FACTS AND FIGURES preposition like with is highly versatile in this respect: compare “walk with a lady, with difficulty, with a limp, with a cane, with a sprained ankle” (cited in Fernald 9). CAN PREPOSITIONS HAVE MORE THAN ONE MEANING? Yes. A good dictionary will reveal that many prepositions are not limited to a single meaning. The OED, for example, gives ten different definitions of with (for a handy and up-to-date overview see “Guide to the Particles” in the Oxford Phrasal Verbs Dictionary for Learners of English). Coded meanings of prepositions are a staple of cryptic crosswords: about, for,
In the following eight cryptic crossword clues, there are eleven different prepositions: 1. One who dreams about going places (5-6). 2. A month at work with American creature (7). 3. Chart needed by the French to find tree (5). 4. Ruler has measure for every alternative (7). 5. Knowledge of teeth? (6). 6. Give out old newspapers (7). 7. Neighbourhoods may get me into music (11). 8. King in crooked lane, on foot (5). Answers. Sleep-walker. 2. Octopus. 3. Maple. 4. Emperor. 5. Wisdom. 6. Express. 7. Communities. 8. Ankle.
in, from, out and round point to an anagram; among, below, by, during, from, in and inside to a hidden word; about, in, outside, round and without to a position on either side of another word; back, down, over and up require a word to be spelt backwards. For often means “to obtain the solution” as in this recent clue: “Tories pop in for part of speech.” Answer: “preposition” (anagram of the first three words). In the clue “launderette concealed below” the answer is hidden in the word
“launderette.” “Round” is a preposition, but confusion is deliberately sown because, like many other words in these clues, it could also be another part of speech, in this case a verb, a noun or an adjective. PREPOSITIONS AND THE QUESTION OF IDIOM. Only phrases and
expressions (“go Dutch,” “quit cold turkey,” “be nobody’s poodle,” “scream blue murder”) can be termed idioms. In these cases either the meaning cannot be deduced from the constituent words or the meaning is metaphorical rather than literal. The statement “he is on his fifth wife” does not, one assumes, point to a literal use of on. Many cliches (“the green light,” “in the bag,” “at a loose end”) and euphemisms (“answer nature’s call, “spend a penny,” “powder one’s nose”) are idioms. Like other single words, prepositions may
SAVING OUR PREPOSITIONS form part of an idiom (“pull the rug from under someone’s feet,” “put someone’s nose out of joint, “feel off colour,” “be in the pink”), but standing on their own they are not idioms— they can only be used idiomatically or unidiomatically. To confess you are “bored by (or with)” the subject of prepositions is to speak idiomatically, to say “bored of” is not. This book is largely about the frequently unidiomatic use of prepositions in contemporary speech and writing.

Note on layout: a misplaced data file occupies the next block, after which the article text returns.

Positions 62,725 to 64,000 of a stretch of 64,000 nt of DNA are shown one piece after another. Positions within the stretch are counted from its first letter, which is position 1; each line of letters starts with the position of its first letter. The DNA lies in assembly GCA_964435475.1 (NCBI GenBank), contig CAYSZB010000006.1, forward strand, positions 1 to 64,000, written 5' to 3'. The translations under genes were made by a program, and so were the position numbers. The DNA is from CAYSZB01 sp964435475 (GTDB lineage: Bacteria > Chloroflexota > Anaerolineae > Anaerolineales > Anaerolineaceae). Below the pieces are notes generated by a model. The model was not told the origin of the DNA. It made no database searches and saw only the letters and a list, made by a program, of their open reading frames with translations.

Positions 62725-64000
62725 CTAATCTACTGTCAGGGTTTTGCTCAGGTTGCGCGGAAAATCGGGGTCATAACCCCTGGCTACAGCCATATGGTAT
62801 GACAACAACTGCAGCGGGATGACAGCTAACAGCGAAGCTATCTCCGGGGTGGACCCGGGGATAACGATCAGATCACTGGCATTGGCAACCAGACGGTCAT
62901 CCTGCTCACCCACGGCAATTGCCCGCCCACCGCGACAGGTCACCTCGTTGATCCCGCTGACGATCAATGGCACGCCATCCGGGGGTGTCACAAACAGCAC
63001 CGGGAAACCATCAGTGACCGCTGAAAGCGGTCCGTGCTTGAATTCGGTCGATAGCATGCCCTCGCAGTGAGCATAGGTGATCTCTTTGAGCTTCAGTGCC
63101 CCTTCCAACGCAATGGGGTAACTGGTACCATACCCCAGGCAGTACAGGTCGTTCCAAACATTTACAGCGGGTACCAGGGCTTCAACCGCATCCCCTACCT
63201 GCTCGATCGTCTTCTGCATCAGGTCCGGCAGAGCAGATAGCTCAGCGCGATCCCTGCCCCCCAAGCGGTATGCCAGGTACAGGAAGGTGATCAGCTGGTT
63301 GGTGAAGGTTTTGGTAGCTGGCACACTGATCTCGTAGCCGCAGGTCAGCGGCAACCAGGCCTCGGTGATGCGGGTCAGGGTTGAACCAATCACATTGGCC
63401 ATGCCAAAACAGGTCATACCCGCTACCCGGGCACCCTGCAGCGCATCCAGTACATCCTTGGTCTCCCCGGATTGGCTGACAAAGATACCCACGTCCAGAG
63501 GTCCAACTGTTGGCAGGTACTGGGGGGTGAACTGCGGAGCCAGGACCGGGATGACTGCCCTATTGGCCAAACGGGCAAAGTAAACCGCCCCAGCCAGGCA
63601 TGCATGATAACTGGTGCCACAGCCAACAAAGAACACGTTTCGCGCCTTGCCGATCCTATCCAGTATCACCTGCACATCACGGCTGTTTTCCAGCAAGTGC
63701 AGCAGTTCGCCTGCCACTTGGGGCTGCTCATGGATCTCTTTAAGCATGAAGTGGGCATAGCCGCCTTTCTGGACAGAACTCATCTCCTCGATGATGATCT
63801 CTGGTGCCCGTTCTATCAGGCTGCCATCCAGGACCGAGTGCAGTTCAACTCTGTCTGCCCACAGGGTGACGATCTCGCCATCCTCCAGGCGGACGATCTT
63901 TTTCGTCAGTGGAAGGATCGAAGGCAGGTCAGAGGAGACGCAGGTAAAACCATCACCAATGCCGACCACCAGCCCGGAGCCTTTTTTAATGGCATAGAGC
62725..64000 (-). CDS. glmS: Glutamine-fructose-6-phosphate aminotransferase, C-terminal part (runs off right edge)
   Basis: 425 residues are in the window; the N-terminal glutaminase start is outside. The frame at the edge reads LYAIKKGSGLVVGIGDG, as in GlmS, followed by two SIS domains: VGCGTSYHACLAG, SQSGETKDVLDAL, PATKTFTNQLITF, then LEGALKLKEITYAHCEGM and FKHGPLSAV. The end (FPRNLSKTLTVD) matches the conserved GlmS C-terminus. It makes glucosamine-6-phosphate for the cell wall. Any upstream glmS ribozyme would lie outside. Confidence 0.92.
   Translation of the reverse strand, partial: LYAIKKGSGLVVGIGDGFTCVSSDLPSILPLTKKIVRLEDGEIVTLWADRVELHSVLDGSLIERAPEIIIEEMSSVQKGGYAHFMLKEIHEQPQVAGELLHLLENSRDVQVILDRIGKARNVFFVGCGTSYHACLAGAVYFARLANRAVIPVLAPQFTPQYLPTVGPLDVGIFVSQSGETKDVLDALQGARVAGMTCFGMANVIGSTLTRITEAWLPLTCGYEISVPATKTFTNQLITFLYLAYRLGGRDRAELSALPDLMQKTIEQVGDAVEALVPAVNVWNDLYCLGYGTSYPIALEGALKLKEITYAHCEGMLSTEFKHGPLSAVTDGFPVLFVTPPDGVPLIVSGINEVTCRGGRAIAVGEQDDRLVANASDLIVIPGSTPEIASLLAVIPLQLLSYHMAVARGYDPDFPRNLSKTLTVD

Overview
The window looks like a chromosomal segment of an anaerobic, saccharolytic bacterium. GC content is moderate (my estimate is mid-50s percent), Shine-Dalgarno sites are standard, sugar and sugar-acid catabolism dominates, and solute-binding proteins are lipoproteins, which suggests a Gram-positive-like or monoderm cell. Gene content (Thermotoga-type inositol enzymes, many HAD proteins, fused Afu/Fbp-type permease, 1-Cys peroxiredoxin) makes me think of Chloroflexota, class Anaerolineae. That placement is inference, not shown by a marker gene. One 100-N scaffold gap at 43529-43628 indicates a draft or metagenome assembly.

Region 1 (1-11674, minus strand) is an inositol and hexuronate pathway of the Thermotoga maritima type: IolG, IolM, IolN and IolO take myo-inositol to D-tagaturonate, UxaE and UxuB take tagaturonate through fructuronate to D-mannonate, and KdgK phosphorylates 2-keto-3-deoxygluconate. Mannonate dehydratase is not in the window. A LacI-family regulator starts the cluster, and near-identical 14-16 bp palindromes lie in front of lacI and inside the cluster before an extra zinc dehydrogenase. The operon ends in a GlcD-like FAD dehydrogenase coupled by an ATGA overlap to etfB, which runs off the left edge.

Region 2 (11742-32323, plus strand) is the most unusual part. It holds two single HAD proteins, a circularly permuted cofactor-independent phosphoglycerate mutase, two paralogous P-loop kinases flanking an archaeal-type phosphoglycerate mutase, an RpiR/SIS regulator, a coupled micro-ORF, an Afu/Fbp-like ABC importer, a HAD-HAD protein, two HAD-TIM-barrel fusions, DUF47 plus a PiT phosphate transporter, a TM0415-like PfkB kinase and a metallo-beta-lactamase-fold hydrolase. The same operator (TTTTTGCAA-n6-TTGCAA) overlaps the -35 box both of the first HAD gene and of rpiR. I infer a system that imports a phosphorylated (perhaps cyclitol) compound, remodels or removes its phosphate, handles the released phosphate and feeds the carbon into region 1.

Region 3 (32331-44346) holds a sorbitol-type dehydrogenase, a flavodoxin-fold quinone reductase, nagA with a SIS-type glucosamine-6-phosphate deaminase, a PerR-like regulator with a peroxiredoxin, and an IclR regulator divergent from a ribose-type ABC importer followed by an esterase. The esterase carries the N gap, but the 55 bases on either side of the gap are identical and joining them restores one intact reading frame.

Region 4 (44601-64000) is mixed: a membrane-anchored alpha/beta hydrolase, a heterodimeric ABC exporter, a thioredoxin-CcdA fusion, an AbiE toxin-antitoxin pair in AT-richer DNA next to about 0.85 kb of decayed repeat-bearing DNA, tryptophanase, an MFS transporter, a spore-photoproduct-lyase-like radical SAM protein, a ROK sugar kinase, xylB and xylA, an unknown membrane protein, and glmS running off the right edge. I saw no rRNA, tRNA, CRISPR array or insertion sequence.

DO FOREIGN SPEAKERS MAKE PREPOSITIONAL ERRORS IN THEIR OWN LANGUAGES? A large topic, and not one to be covered in a single paragraph. The short answer is: “Apparently not, and certainly not to the same degree.” Spaniards, for their part, declare stoutly they never make such mistakes, even with para and por, prepositions which cause such headaches for learners of their language. The French have been known to confuse dans (concrete) with en (abstract), and to say “je vous remercie pour votre aide” (on the model of “merci pour”) instead of “je vous remercie de votre aide,” but insist that most mistakes they make are the result of contamination from other languages, especially English. Germans are aware that other Germans tend to confuse nach with zu, both of these with bei, and say bei when they should be employing in. It’s said that young Turkish immigrants in Germany skirt the problem of incorrect usage by avoiding prepositions altogether. LIKES AND UNLIKES. Most words do not have opposites. A third of all prepositions consist of opposite pairs: above/ below, after/before, beneath/over, down/up, from/to, in/out, inside/outside, like/unlike, (up)on/under(neath), with/without. Many prepositions adore the company of their likes: down and out, out and away, over and above. Some are identical twins: by and by, on and on, out and out, over and over, round and round, through and through. Some seek out their opposites: ins and outs, off and on, to and fro, ups and downs. CAN PREPOSITIONS BE PLACED ANYWHERE? Nearly all prepositions can begin a sentence. A preposition can be placed before or after any other preposition, often
FACTS AND FIGURES giving rise to a highly idiomatic expression, e.g. “he knows he is in for it now,” “they are not up to such a difficult job,” “I don’t feel I am up for a long hike.” It can also be situated before or after any verb, any adverb, any adjective, any noun (or gerund). It can be compared to a nomad, a victim of wanderlust or a star soccer player with a roving commission. But it is not completely at liberty to go where it likes: it can come only before an article (a, an, the) and possessive pronouns (him/his, her/her, it/its). It cannot be placed either before or after subject pronouns (I, he, she). But it bears repeating that it is quite legitimate (see Chapter 2) to put any preposition you like at the end of any sentence. CAN PREPOSITIONS BE OMITTED? Yes and no. In cases where the